Telegenic, politically savvy and popular in a critical state, Gov. Charlie Crist has lots of pluses to offer as a potential running mate for Sen. John McCain. But delivering a boatload of crossover Democratic votes in Florida may not be among them.
A new St. Petersburg Times/Bay News 9 statewide poll shows that despite his bipartisan popularity, Crist would provide only modest help in pulling Florida Democrats over to the GOP column in November.
Three percent said Crist as a running mate would make them "much more likely" to vote for McCain, 6 percent said "somewhat more likely" and 87 percent said it would have no effect.
"There is no reason to expect from this information that Charlie Crist adds anything to (McCain's) ticket in terms of winning Democrats in Florida," said pollster Tom Eldon of Schroth, Eldon & Associates, which conducted the poll.
Nor does McCain himself look especially strong among Florida Democrats. The poll shows 16 percent say they are at least somewhat likely to vote for McCain, which is in line with the 13 percent of Democrats who voted for George W. Bush in 2000 and the 14 percent in 2004.
"McCain is still for the war, he's still for tax breaks for the wealthiest Americans," said Basil Papanastassiou, a 53-year-old therapist in Broward County, dismissing the notion that Crist could sway his vote.
The telephone survey of 600 registered and frequent Democratic voters in Florida was conducted March 15-17 for the St. Petersburg Times, Bay News 9 and the Miami Herald. The poll was done by Schroth, Eldon & Associates, whose clients primarily are Democrats. The margin of error is plus or minus 4 percentage points.
Gov. Crist's approval rating has been sky high since he took office in 2007, and many Democrats and Republicans think adding him to the ticket would ensure McCain carries Florida's crucial 27 electoral votes. But Eldon said he was stunned that Crist's crossover appeal did not crack double digits when Democrats were asked if they would be more likely to vote for a McCain-Crist ticket.
Still, in a state known for razor-thin electoral margins, the Crist factor can't be dismissed. A 3 percent shift from Democrats could deliver 100,000 votes to McCain.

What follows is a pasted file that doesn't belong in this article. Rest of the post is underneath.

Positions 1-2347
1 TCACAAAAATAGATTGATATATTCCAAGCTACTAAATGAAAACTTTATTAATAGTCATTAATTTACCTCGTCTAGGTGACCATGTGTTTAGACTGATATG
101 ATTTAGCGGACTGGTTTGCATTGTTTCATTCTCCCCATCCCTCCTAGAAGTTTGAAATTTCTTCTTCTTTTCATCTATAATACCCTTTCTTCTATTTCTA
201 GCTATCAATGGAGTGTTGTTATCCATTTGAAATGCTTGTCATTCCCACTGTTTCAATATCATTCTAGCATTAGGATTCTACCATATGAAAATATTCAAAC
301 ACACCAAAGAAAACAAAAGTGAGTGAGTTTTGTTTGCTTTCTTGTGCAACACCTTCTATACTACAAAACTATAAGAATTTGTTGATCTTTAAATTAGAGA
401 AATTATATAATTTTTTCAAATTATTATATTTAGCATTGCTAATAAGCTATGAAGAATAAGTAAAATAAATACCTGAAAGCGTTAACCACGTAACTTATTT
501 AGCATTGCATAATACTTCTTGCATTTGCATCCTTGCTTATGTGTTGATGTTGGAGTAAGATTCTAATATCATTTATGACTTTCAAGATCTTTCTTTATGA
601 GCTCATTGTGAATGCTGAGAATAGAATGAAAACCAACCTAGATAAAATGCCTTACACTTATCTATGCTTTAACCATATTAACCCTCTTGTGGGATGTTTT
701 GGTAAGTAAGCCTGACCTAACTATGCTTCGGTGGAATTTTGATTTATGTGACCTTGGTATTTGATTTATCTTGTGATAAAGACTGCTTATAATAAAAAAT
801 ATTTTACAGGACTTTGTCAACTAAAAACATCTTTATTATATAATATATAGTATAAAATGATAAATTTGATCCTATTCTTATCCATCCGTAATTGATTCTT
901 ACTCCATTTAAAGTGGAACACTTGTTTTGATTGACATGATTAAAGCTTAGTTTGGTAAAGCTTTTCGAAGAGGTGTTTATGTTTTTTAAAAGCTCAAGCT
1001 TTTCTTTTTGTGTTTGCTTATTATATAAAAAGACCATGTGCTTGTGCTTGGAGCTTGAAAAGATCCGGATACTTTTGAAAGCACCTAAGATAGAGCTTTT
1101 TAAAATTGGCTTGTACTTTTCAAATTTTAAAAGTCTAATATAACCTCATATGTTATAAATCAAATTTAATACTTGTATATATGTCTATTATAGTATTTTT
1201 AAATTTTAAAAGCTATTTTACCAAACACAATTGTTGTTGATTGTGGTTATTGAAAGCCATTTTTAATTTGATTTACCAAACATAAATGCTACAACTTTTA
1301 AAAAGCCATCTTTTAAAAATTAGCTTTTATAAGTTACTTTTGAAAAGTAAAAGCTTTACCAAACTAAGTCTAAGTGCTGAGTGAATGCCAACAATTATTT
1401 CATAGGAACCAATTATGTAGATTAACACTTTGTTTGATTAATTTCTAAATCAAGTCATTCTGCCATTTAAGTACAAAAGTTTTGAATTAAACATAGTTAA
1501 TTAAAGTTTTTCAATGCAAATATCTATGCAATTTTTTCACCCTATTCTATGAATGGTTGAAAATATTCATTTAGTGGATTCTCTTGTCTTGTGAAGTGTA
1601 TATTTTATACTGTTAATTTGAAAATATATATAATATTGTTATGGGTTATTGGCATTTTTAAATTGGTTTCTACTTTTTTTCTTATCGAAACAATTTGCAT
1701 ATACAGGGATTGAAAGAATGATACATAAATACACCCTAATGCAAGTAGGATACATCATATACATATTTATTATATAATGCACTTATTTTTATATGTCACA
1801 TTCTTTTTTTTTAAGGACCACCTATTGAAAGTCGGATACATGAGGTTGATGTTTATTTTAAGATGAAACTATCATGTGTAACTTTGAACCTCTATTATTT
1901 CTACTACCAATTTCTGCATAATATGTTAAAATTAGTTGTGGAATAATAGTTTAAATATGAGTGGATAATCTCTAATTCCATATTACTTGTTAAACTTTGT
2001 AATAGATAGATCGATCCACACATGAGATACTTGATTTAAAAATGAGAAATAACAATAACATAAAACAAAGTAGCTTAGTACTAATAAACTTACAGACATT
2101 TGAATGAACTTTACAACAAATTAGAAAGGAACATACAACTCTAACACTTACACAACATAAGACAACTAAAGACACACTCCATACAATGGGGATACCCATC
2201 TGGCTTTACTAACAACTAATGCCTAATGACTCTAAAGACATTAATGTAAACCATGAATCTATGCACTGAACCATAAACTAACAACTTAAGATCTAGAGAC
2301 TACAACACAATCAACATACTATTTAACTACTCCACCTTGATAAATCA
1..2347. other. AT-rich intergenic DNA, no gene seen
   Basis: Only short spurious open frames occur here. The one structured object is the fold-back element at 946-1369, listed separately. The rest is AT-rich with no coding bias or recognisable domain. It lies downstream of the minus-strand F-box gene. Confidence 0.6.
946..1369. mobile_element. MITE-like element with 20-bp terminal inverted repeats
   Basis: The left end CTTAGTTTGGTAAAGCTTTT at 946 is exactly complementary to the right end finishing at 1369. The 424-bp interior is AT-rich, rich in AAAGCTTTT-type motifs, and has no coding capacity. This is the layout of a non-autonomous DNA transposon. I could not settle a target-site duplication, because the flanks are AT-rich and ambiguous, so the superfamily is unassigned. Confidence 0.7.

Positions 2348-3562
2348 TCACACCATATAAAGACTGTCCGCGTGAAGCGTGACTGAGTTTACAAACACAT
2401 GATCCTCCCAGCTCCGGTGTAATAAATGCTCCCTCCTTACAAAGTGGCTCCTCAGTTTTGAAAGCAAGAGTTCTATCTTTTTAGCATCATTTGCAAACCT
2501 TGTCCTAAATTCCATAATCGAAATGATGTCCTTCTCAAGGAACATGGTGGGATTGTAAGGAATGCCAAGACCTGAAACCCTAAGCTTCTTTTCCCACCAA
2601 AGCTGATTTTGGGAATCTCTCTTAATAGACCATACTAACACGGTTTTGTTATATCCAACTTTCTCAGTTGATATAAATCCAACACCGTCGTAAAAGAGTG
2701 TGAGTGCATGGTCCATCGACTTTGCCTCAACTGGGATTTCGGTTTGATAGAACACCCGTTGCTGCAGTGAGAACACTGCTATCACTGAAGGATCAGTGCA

Also, the poll did not measure Crist's ability to win independent voters who are crucial in any Florida election. Crist won the Governor's Mansion against an anti-Republican tide largely on his strength with independents.
"Gov. Crist has one of the highest approval ratings in the country, and his appeal extends to independent voters, half a million who came out to vote on Jan. 29 for Amendment 1 even though they couldn't cast a presidential ballot," state GOP spokeswoman Erin VanSickle said. "If you are looking for proof that Gov. Crist can deliver Florida for Sen. McCain, look no further than Jan. 29 — that's exactly what he did."
Pasco County Democratic chairman Alison Morano said she's not especially worried about the prospect of Crist as McCain's running mate.
"It may be a little harder for us because of the home-court advantage, but I'm not really worried no matter who's on the Republican ticket," Morano said. "It's going to come down to, do you want health care, do you want to end this war, do you want to fix this economic crisis we're in."
Crist arguably delivered the Republican nomination to McCain after issuing a surprise, last-minute endorsement of the Arizona senator the weekend before Florida's crucial Republican primary. McCain won the Jan. 29 contest, and exit polls showed a majority of people who voted for him said Crist's supported mattered a great deal.
Since then, Crist has campaigned across the country with McCain and is mentioned in almost every list of potential running mates.
The tough climate for Republicans, with a troubled economy and a war in Iraq, could be reflected in the relatively few Democrats saying they'd jump to McCain if he tapped Crist, Eldon said.
"That could be an indication of exactly how tough it's going to be for Republicans to attract Democratic crossover votes this year. It might not be a reflection of Charlie," Eldon said.
In the latest general election polls, McCain leads Sen. Hillary Rodham Clinton by an average of 3 percent and Sen. Barack Obama by an average of 7 percent, according to RealClearPolitics.com.
Adam C. Smith can be reached at email@example.com or